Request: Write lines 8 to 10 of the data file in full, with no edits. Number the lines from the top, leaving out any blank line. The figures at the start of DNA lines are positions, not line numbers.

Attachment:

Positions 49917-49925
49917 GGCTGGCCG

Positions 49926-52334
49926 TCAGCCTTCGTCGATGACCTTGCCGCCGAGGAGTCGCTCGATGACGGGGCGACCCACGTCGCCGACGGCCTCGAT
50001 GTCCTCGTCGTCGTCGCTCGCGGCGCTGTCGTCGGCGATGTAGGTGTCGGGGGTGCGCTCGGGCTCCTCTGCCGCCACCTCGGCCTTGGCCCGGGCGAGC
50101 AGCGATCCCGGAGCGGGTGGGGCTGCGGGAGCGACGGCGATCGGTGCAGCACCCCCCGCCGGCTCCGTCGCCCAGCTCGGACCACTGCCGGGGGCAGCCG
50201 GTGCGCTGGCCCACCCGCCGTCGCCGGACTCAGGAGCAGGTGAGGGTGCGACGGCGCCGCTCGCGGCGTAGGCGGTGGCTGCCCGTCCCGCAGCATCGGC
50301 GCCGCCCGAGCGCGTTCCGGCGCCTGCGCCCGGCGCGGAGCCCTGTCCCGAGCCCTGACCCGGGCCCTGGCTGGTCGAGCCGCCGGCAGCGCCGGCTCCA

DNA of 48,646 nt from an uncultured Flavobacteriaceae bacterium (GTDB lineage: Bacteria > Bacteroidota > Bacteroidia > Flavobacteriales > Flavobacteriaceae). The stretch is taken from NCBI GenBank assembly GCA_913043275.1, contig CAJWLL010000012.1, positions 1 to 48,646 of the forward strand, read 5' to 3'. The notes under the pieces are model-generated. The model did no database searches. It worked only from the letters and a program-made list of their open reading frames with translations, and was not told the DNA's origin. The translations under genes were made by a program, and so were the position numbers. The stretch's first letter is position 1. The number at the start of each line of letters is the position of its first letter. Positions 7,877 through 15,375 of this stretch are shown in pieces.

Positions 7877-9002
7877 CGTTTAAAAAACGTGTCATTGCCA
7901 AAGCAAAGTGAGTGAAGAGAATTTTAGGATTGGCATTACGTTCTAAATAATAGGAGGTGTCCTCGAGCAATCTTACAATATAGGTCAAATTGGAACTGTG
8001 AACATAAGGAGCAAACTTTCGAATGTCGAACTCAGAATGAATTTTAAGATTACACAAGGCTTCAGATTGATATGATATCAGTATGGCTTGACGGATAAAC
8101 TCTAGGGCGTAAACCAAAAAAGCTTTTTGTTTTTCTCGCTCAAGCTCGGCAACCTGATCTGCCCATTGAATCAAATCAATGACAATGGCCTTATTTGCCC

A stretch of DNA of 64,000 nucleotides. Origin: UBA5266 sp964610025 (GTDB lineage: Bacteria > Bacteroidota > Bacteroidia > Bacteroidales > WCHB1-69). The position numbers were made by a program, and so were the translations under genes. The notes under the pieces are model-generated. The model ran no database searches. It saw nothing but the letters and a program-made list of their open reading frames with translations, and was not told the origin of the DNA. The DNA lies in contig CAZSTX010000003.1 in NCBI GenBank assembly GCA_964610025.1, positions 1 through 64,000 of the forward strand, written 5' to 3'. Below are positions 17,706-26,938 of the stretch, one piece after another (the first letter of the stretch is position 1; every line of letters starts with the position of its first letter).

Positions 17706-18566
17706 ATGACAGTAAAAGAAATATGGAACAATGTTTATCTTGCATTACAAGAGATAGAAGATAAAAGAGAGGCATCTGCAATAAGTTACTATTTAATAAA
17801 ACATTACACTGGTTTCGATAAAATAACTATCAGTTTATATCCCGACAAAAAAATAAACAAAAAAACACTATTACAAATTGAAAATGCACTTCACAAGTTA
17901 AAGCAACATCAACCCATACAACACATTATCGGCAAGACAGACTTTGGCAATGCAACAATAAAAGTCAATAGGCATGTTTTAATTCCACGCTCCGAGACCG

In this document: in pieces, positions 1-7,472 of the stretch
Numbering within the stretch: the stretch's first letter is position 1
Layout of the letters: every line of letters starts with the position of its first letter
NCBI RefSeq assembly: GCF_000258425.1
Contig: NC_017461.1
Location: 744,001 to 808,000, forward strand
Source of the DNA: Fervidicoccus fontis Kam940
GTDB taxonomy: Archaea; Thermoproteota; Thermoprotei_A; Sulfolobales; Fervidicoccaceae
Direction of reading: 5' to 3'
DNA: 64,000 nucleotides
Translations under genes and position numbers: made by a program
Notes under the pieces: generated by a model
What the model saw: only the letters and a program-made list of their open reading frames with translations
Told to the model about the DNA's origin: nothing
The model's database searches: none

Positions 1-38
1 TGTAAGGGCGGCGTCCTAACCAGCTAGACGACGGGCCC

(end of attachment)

50301 GCCGCCCGAGCGCGTTCCGGCGCCTGCGCCCGGCGCGGAGCCCTGTCCCGAGCCCTGACCCGGGCCCTGGCTGGTCGAGCCGCCGGCAGCGCCGGCTCCA

DNA of 48,646 nt from an uncultured Flavobacteriaceae bacterium (GTDB lineage: Bacteria > Bacteroidota > Bacteroidia > Flavobacteriales > Flavobacteriaceae). The stretch is taken from NCBI GenBank assembly GCA_913043275.1, contig CAJWLL010000012.1, positions 1 to 48,646 of the forward strand, read 5' to 3'. The notes under the pieces are model-generated. The model did no database searches. It worked only from the letters and a program-made list of their open reading frames with translations, and was not told the DNA's origin. The translations under genes were made by a program, and so were the position numbers. The stretch's first letter is position 1. The number at the start of each line of letters is the position of its first letter. Positions 7,877 through 15,375 of this stretch are shown in pieces.

Positions 7877-9002